"The format of this curriculum is much different from traditional lessons found in textbooks where examples are given and students model the procedures."

So says CMP. Here's what Kirschner, Sweller and Clark have to say: "The worked-example effect which has been replicated a number of times, provides some of the strongest evidence for the superiority of directly guided instruction over minimal guidance. ... [A]lgebra students leanred more studying algebra worked examples than solving the equivalent problems."

From "Why minimal guidance during instruction does not work: An analysis of the failure of constructivist, discovery, problem-based, experiential, and inquiry-based teaching" in Eduactional Psychologist, 41(2) 75-86.

Instructivist said...

"An analysis of the failure of constructivist, discovery, problem-based, experiential, and inquiry-based teaching."

Does this list cover all bases of voodoo math?

I get a kick out of this title.

Tex said...

Whoohoo! I just learned my school district has decided NOT to pilot TERC as they had planned for this spring. Don’t know any more details, but I will say that some choice emails I sent to some parents have been getting a bit of attention. I just emailed the Ohio article out.

Also, this gem was just a little over the top, but it tells it like it is.

Standards-based math refers to a handful of concepts identified as necessary for students to learn by the National Council of Teachers of Mathematics in 1989. It advocates nontraditional teaching methods such as arriving at answers through group work, reflection and drawing pictures to produce deeper levels of understanding and a love for math.
Investigations math is a standards-based curriculum.


From this article about how Utah schools have decided to dump TERC. I learned about this from Linda Moran.

http://deseretnews.com/dn/view/0,1249,660194789,00.html

Thanks everybody!

Instructivist said...

"Standards-based math refers to a handful of concepts identified as necessary for students to learn by the National Council of Teachers of Mathematics in 1989."

This corruption of language burns me up. Voodoo math has nothing to do with standards. It's anti-standard. The voodoo practitioners just hijacked the term. A nettlesome term in their view. NCTM propaganda was successful if journalists just parrot the NCTM line.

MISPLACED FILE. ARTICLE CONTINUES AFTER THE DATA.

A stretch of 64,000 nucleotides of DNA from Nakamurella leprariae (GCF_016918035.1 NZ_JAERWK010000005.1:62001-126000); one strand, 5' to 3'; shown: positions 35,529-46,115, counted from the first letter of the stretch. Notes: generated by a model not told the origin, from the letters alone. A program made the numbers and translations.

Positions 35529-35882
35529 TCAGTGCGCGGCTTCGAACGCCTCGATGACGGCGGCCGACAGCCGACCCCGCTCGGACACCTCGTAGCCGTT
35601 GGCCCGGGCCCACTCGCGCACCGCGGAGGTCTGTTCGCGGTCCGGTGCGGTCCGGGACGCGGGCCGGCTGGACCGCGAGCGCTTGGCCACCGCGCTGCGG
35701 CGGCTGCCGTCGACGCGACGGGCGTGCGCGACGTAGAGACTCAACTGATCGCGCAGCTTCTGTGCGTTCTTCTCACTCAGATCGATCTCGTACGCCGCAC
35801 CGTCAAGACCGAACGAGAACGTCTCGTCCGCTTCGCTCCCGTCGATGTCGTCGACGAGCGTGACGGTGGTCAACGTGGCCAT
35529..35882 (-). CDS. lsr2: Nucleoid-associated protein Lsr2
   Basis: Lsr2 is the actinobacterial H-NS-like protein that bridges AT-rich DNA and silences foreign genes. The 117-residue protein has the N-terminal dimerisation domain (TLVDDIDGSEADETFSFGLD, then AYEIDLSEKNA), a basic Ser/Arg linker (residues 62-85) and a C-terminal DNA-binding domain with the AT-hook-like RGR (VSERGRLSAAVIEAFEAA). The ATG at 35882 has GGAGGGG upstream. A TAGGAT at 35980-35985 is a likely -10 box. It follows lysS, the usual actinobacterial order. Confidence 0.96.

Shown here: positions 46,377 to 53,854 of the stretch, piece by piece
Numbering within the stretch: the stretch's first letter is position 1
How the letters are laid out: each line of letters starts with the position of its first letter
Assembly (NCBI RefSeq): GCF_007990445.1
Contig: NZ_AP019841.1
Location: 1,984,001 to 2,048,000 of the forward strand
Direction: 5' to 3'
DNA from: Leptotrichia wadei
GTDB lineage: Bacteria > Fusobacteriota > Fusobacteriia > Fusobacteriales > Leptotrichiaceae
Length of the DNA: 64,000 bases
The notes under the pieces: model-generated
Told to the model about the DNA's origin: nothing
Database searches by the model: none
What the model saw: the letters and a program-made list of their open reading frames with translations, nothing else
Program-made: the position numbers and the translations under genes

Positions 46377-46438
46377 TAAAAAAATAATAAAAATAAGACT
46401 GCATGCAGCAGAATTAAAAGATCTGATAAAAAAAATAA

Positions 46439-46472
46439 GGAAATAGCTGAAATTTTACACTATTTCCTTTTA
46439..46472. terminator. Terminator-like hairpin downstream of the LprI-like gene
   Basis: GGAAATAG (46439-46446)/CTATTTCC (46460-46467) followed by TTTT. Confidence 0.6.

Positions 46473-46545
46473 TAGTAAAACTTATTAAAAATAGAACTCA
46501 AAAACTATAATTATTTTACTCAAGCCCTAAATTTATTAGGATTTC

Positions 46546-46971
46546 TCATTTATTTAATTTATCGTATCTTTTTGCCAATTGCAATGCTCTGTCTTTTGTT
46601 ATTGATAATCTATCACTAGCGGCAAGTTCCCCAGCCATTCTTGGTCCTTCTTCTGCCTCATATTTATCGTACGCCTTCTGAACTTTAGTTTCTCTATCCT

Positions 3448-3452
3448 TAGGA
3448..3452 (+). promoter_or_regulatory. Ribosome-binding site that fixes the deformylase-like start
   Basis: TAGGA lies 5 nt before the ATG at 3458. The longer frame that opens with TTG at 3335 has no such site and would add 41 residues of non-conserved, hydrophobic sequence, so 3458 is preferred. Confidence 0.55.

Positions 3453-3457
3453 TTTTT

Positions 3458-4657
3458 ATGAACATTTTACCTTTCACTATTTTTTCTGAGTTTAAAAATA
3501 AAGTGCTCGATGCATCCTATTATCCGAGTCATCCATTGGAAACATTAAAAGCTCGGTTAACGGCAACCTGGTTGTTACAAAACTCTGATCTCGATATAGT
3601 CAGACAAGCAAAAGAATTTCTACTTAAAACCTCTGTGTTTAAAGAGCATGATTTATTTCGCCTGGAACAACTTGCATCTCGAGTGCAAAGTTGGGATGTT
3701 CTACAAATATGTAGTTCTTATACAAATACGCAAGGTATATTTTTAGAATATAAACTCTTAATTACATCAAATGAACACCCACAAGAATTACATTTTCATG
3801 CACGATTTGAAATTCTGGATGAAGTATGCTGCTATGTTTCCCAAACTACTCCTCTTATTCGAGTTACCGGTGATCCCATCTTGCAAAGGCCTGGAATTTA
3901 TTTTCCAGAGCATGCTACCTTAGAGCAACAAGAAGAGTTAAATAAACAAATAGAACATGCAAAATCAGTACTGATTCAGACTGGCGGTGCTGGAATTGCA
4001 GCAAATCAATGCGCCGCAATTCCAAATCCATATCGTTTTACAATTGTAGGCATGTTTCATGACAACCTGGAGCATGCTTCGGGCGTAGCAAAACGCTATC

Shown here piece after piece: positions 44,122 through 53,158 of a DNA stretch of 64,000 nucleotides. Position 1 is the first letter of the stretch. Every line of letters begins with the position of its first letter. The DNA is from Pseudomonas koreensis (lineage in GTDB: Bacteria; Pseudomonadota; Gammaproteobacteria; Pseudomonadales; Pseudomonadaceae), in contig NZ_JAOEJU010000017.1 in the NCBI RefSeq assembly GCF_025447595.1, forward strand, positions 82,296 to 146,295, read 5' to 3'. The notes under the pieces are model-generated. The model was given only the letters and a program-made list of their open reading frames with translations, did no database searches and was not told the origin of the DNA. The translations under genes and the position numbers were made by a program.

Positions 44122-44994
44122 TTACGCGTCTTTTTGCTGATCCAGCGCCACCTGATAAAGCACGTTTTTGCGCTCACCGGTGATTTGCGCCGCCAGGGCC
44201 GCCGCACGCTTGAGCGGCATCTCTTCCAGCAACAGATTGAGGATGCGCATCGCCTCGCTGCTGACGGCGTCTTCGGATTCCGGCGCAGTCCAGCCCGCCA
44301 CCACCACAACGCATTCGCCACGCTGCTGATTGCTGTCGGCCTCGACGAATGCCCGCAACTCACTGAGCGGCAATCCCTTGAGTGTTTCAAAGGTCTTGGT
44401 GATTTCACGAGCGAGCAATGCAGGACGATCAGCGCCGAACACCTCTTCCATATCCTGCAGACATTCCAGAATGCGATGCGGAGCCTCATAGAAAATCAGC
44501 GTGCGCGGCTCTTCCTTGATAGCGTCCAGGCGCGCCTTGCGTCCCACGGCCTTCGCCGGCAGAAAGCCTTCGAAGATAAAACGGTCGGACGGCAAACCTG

I wouldn't mind if they called it strand-based or vision-based or nonmath-based math or somesuch.

Catherine Johnson said...

George Viebranz, executive director of the Ohio Mathematics and Science Coalition, said it takes time for the benefits of reform math to materialize

I found a great quote on differentiated instruction from Carol Tomlinson saying that there's no "magic bullet" in education and it takes 7 to 10 years to "fully institutionalize" differentiated instruction.

So this is a practice with no research base at all that schools are to spend 7 to 10 years "instituionalizing" and THEN find out whether it works.

Instructivist said...

"I found a great quote on differentiated instruction from Carol Tomlinson saying that there's no "magic bullet" in education and it takes 7 to 10 years to "fully institutionalize" differentiated instruction."

I don't know to this day what educationists mean by "differentiated instruction."

Does it have to do with with accelerating some students and giving them a more demanding curriculum (a sort of within-class tracking) or do they mean "learning styles" and MI mumbo-jumbo or what?

SusanS said...

I think they mean both to some degree, or whatever they can handle. But it all boils down to worksheets on all different levels and independent study.

Anonymous said...

We are having our own local math war. Our group of concerned parents in the Plainview - Old Bethpage (NY) school district are opposed to the Investigations Math curriculum being taught to our children. Our most recent NYS math scores were horrible!

To make matters even tougher for us, our Superindendent of Schools is Martin G. Brooks co-author of "The Courage to Be Constructivist" with his wife Jacqueline Grennon Brooks

We are making progress. We had 250 parents at the last Board of Ed meeting, and we have definitely turned up the pressure on our BOE.

We set up a website to educate our community http://www.pobmath.com/

I would appreciate your feedback on it and any help or advice you can give us.

Thank you,
Gary Bettan
Concerned P-OB parent